He regained his senses at the door of his Deville. He’d finally had it restored and painted firefuckinengine red, in the proper super-high gloss. Ted got in, checked his hair and roared off, wisps of California nightlife playing magnificently off the chrome. The curvy silhouette of his date dripped honey in his ear, “She handles beautifully.” He nodded, jaw tense, as he barreled around a corner and opened it up. “Ooh!” she gasped as he slipped through a red light. Her features were indiscernible in the darkness. He could see just the ashen blonde edges of her hair, cropped at the shoulder. He found the road again just in time to dodge an idling taxi with a deft maneuver. “That’s it!” she cooed. His hands guided the machine into more heavily trafficked neighborhoods, weaving through the other cars with purpose. “That is how you drive!” With each squeal of tires, every lurch, his companion urged and moaned, pushing him to push the car, his shirt soaked with sweat, until all he could hear was her screaming “Go! Drive!” He jerked the wheel with white knuckles. He looked hard at the woman, trying to make out her face in the streetlight. Groping for the light, he suddenly exploded through the windshield in slow motion, hearing the tink of each shard of glass floating around him, through him, until he landed limply on the blacktop. Lightposts and skyscrapers loomed and swayed above him, dancing back and forth to the hiss of rain on pavement, the last number of the night. Then she was over him, looking down. It was Margareta, angelic and glorious. Ted thought she had come to claim him, but she faded. There were only the signs and buildings of the city, cold dervishes spinning and whipping wildly over the street, over his broken, dying body, fading out.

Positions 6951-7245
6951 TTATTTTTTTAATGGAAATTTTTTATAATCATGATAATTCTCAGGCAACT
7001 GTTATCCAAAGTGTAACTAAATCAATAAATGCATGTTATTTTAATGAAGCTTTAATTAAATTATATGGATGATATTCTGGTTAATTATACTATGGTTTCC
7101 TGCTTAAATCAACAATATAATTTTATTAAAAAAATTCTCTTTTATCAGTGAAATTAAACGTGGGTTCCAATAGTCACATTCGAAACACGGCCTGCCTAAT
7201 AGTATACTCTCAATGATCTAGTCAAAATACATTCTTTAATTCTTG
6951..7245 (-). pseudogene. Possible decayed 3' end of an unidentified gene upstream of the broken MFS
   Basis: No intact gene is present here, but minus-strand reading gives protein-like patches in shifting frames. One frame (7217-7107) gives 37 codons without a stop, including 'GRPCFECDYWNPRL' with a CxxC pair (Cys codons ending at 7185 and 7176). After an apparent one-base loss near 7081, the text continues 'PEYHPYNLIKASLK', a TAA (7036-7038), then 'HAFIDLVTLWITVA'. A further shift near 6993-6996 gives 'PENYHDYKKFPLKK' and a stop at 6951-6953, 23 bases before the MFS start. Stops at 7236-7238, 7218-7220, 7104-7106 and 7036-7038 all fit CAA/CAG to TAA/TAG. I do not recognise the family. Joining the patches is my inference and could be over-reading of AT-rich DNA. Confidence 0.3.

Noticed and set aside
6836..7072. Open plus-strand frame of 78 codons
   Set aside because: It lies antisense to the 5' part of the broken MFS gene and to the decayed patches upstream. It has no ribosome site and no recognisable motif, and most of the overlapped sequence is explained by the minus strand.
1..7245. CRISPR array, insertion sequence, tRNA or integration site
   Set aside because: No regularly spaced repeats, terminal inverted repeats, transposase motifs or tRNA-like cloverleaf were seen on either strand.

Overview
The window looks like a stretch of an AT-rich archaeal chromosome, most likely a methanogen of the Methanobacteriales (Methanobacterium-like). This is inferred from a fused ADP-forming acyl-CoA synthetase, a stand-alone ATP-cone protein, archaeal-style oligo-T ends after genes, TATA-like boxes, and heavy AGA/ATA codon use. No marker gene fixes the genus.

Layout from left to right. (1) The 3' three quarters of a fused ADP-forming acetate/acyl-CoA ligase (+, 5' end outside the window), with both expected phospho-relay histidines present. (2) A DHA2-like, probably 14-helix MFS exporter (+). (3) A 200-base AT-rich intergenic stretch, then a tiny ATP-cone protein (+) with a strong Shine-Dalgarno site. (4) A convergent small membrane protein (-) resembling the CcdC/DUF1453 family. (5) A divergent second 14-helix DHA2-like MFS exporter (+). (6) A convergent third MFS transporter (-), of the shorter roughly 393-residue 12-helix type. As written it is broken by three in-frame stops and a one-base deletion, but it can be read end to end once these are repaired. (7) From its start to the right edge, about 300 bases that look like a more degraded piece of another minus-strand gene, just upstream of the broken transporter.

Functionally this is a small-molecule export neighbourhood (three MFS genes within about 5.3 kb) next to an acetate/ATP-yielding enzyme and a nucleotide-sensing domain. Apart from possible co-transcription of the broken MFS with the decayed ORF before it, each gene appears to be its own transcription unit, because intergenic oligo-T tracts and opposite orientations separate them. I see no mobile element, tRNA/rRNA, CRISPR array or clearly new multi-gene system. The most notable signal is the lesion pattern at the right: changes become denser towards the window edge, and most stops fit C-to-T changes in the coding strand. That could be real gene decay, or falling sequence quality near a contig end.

He regained his senses on the jungle floor, his face covered in blood and mud and his leg screaming. A storm thrashed the moonlit treetops above. He screamed. In a panic Ted tried to lunge forward, away from the pain, but he was held fast to the mossy jungle floor, fading out.
For the duration of the storm he sat, half-buried in mud, in a ditch behind Rudi’s dilapidated home. For days heavy torrents and gales beat the earth with frantic noise. Cyclones of mad dreams whirled in his semi-conscious mind as he wandered between worlds, his mind flailing to grab hold of anything but confusion and pain. In the darkness, dreams of knife flashes and milk-thighed urgencies, of hot spite and bitter love tortured him. When his eyes opened, nature’s tantrums buffeted his face, sharp fingers of broken bone plucked staccato rhythms of agony upon his body, sending him spiraling back into his nightmares. He had no refuge. He could only keep drifting from world to world, drowsily savoring the in-between times. Impotent, Ted swam in his fevers, battered by the wind and the rain.
As the storm subsided and the warmth of the sun touched his eyelids, the curtains of concussion began to open. Muddy run-off from the steep mountain was flowing across his lap. Ted wondered if he could trust it. He was deathly thirsty and tried a handful. It was gritty and tasted of rotten leaves and urine. He spit it out along with some partially congealed blood. While he was unconscious his grinding teeth had shredded his inner cheeks and much of his tongue. The heavy rain had splattered him with mud, leaving him covered in mottled filth. Streaks of his fevered sweat had carved angular channels in the layers caking the toonish arcana of his vainglorious arms.